COVID-19: Time for payment of debts by 25 poor countries extended by 6 months - IMF

COVID-19: Time for payment of debts by 25 poor countries extended by 6 months - IMF

- Payment of debts owed by 25 countries to the International Monetary Fund (IMF) has been delayed for 6 months

- It is expected that the decision would allow the countries, 19 of which are in Africa, to use their scarce resources in combating the coronavirus

- The move comes after the Secretary-General of the United Nations, Antonio Guterres, and others called for debt relief for some countries

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The International Monetary Fund (IMF) has delayed the payment of debts of 25 countries by six months.

It has approved $500 million to serve as debt relief for the listed countries, 19 of which are from Africa.

The African countries are Benin, Burkina Faso, Central African Republic, Chad, Comoros, Congo, The Gambia, Guinea, Guinea-Bissau, Liberia, Madagascar, Malawi, Mali, Mozambique, Niger, Rwanda, São Tomé and Príncipe, Sierra Leone and Togo.

READ ALSO: Finance minister Ken Ofori-Atta urges China to support Africa with debt reliefs

The rest of the countries are Afghanistan, Haiti, Nepal, Solomon Islands, Tajikistan and Yemen.

Per a report by PBS.org, the IMF explained that the funds are coming from its revamped Catastrophe Containment and Relief Trust.

The Trust would make use of recent pledges of $185 million from the United Kingdom and $100 million from Japan.

YEN.com.gh understands that the Secretary-General of the United Nations, Antonio Guterres, as well as a group of 165 former global leaders and prominent international figures, have called for a suspension of debt repayments for the world’s poorest and most vulnerable countries.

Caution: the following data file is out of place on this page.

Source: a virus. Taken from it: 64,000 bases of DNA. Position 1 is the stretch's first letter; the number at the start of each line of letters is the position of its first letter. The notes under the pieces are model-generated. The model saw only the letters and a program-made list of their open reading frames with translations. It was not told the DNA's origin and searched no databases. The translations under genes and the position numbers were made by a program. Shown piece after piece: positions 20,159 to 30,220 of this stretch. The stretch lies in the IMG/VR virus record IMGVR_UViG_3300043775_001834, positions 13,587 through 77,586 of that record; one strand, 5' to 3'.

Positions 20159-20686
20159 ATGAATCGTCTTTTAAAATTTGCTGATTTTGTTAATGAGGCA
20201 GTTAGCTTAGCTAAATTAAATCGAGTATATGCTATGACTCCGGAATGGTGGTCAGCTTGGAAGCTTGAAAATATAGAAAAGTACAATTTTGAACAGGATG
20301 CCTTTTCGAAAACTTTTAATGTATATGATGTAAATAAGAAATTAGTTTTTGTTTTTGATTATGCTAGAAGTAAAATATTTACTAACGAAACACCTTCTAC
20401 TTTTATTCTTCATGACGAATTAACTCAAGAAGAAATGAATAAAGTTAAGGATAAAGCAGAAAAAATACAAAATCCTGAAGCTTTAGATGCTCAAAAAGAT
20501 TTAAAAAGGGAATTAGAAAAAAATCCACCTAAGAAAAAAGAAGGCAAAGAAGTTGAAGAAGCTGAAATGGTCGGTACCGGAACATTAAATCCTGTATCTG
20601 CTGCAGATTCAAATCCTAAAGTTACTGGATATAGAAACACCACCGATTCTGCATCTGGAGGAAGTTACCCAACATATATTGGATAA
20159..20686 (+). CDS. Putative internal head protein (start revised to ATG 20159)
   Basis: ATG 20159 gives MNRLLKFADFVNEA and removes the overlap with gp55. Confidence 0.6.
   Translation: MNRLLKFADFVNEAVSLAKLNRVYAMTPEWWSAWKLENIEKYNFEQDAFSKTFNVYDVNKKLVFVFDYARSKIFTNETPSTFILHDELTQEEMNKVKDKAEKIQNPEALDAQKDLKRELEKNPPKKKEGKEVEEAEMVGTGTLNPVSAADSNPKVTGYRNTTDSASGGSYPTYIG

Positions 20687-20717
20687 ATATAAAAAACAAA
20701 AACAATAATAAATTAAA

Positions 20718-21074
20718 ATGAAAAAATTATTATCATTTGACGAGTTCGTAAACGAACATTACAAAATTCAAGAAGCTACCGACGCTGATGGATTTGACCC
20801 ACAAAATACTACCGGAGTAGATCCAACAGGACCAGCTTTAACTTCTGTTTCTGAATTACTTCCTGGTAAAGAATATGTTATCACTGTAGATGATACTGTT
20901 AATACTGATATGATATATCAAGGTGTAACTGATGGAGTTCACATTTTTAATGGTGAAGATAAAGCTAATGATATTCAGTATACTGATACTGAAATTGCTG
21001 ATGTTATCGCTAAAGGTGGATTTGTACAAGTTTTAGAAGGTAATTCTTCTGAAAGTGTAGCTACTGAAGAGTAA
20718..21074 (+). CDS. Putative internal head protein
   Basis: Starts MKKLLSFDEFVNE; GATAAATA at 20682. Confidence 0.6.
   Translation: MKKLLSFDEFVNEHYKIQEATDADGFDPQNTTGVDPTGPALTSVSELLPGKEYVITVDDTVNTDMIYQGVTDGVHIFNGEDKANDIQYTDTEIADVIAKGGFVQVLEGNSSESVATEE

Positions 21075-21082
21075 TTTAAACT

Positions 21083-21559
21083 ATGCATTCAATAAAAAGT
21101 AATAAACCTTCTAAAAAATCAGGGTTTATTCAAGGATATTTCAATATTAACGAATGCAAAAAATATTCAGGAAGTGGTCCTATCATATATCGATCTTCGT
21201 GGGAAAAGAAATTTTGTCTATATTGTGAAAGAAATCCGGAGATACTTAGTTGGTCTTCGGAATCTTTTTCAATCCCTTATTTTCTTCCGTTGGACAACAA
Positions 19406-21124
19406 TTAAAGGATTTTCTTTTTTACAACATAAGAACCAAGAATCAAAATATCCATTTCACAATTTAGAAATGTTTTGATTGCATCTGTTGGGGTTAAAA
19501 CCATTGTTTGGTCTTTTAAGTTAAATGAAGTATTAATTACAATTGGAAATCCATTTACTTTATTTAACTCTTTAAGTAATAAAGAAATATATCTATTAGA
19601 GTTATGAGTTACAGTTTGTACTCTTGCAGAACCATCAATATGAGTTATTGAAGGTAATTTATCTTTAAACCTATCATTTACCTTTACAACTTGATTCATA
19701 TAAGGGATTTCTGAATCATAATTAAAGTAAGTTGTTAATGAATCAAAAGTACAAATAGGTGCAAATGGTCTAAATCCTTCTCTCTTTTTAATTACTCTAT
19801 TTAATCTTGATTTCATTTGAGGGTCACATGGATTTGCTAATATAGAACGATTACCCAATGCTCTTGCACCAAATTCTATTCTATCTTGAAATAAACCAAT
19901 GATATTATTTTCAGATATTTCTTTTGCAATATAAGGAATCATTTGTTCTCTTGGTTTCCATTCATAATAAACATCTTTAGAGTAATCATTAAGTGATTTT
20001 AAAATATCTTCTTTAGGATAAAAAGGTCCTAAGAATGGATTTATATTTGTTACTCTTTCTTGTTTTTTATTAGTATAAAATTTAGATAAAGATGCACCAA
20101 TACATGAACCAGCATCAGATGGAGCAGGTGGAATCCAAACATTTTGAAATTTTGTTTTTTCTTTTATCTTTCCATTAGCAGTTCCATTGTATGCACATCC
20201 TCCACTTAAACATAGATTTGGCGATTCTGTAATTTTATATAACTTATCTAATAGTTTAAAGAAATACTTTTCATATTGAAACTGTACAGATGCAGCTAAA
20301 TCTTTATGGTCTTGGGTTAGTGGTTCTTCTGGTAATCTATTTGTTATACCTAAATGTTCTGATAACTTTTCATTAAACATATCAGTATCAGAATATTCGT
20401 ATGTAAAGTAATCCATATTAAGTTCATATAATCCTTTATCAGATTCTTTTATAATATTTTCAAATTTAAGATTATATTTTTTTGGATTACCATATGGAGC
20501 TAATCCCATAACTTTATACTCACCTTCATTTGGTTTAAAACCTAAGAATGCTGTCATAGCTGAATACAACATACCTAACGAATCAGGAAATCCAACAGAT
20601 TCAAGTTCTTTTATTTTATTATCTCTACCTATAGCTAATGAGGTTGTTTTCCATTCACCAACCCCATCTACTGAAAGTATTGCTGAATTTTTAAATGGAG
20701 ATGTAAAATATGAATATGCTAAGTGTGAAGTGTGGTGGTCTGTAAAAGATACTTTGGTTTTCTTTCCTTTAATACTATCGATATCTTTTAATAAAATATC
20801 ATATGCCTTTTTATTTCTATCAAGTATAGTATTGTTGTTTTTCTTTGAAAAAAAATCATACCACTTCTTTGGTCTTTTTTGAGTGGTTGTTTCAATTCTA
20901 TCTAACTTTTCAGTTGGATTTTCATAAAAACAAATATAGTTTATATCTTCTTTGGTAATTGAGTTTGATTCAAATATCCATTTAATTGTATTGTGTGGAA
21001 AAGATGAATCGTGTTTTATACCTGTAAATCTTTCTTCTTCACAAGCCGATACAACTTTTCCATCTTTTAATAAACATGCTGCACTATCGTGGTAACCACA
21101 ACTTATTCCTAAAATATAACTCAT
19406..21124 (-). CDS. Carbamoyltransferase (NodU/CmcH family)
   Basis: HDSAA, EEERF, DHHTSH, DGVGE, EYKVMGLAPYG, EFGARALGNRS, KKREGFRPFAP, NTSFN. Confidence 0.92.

This, they argued, would give such countries the opportunity to use their limited resources to eradicate the virus.

A report by cfr.org shows that the IMF has been both praised and condemned for its efforts at promoting financial stability.

That notwithstanding, it continues to play a key role in global economic crisis management.

While some say it has spearheaded transformative reforms, others suggest it needs to further implement changes that would cause a turnaround in the living conditions of the world’s poorest people and give assurances of its relevance in a changing global economy.

The IMF has been referred to as the world’s “financial crisis firefighter,” which helps member countries to deal with serious debts.

YEN.com.gh earlier reported that the IMF’s Executive Board has approved $1 billion for Ghana to fight the coronavirus.

The IMF, on Monday, April 13, 2020, approved the fund, which would be drawn under the Rapid Credit Facility.

The outbreak of the coronavirus has negatively impacted Ghana’s economy and has led to a slowdown of growth, the tightening of financial conditions and placed pressure on the exchange rate.

This, the IMF noted, has led to huge government and external financing needs.

READ ALSO: COVID-19: Reports say African countries may take about 3 years to fully recover

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Source: Yen Newspaper

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